One of our bestsellers is Beet Kvass (“kuh-VAHZS”), a sour beverage made from lightly salted beets. While most of us usually bake, cook, or pickle beets, in Eastern Europe, a beverage is made from brined beets. When bottled, it has a slight fizz to it, but it’s not as naturally carbonated as our Water Kefir. Beet Kvass can also be used as a soup base in borscht or in place of vinegar in some recipes.
The term beet generally refers to the taproot of the plant, with its rich purple and red colors. By salting raw beets in a brine, the hue of Beet Kvass becomes a distinctive deep magenta. Through this fermentation, bacteria and yeasts eat the sugars naturally found in beets.
Beets contain two complex sugars, fructans and GOS (galacto-oligosacharides). For some, these are hard to digest in certain foods, especially raw roots. Food science researchers help people with hard to treat IBS symptoms by focusing on these difficult to digest sugars. Because Beet Kvass is made from raw beets which are never cooked, we get to enjoy a tonic many can easily digest.
“Mostly vegetables are fermented in a solid state, generating liquid, but in modest proportions. This liquid has strong flavor and can be drunk as a powerful digestive tonic…By fermenting vegetables in a high proportion of water, vegetable nutrients infuse into the liquid, resulting in delicious sour live-culture tonic beverages.”
-Sandor Katz, The Art of Fermentation
In previous years, we sourced beets locally. This year, the regional summer beet harvest didn’t do so well. In spring, we had weather that was really, really cold and then suddenly really, really hot. With it being so wet in April as well, all these conditions made it hard for beets and cabbage to thrive.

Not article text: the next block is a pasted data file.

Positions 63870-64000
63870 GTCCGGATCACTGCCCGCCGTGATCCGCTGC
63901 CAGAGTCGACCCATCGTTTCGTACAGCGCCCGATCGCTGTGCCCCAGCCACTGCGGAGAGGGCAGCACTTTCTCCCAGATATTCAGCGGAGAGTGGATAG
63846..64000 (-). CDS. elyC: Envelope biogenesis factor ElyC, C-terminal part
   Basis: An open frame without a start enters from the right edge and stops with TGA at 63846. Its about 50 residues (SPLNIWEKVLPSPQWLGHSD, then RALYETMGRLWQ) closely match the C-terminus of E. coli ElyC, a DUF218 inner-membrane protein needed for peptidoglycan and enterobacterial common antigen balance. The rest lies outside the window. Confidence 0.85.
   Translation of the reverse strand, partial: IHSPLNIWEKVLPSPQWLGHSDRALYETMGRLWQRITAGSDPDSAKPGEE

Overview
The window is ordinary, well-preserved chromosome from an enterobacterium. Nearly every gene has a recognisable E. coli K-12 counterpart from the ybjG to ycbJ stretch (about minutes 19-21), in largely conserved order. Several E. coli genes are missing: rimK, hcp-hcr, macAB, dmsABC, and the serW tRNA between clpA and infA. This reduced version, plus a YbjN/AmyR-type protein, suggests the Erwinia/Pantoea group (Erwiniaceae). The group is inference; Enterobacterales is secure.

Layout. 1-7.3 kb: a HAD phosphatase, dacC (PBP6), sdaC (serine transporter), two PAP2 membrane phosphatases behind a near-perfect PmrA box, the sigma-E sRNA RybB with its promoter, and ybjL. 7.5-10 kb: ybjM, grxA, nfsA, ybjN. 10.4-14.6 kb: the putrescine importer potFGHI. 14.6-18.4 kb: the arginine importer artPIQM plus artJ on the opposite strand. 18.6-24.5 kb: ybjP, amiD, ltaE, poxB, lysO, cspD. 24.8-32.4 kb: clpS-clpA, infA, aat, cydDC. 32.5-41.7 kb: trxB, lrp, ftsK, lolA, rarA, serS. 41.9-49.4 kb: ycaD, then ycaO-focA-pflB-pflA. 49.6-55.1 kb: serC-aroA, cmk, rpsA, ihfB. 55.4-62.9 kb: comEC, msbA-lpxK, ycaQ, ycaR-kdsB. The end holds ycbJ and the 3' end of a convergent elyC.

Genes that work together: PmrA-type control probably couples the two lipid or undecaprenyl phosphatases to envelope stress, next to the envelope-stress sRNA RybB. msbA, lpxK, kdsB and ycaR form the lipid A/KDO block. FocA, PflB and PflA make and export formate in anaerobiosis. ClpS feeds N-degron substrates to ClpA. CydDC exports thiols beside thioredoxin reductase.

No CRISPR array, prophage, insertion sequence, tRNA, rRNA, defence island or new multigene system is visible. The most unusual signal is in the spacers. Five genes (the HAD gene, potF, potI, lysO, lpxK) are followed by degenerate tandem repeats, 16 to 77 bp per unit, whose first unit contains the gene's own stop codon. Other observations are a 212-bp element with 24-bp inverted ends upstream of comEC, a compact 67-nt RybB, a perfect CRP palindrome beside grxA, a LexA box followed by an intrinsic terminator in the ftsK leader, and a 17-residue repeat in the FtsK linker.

After being out of Beet Kvass for several weeks, customers gave feedback that they really wanted it back. Many people have incorporated it into their diet and they didn’t want to let go of it. One customer suffering from acid reflux drinks it for that. Often, customers know more than we do about health benefits they experience from our ferments. We appreciate the research our community does on their ailments, how to work with food, and for bringing this to our attention.
To provide the service of making this product that is beneficial to people, we decided to source beets through a grocery store that sells produce from Cal-Organic. Regional grocery stores source organic produce from this company. Grimmway Farms, the largest grower, producer, and shipper of carrots in the world, owns Cal-Organic and Bunny Luv carrots. This company recently came under criticism because it grows its carrots in a district where oil field wastewater is mixed with groundwater. Four water districts in California do this practice, and it effects a huge swath of produce grown through California agribusiness.
While we can potentially buy anything out-of-season we want from grocery stores, we don’t have close relationships with these growers and farmers. When we buy beets locally through Green Door Gourmet, Harpeth Moon Farm, and Caney Fork Farms, we trust these people and their practices in our community. Beets do well in the fall, and our feeling is we will be able to source them again locally.
In addition to Beet Kvass, we currently stock a Ginger Beet Kvass, which features local ginger from Bloomin’ Shrooms. Compared to Beet Kvass, it is a tad sweeter with a tingling kick to it. In the past, we made a divine Golden Beet Kvass from golden varieties of beets. We are excited for the autumnal return of the beets we love, to see what inspires us to make from this year’s harvest.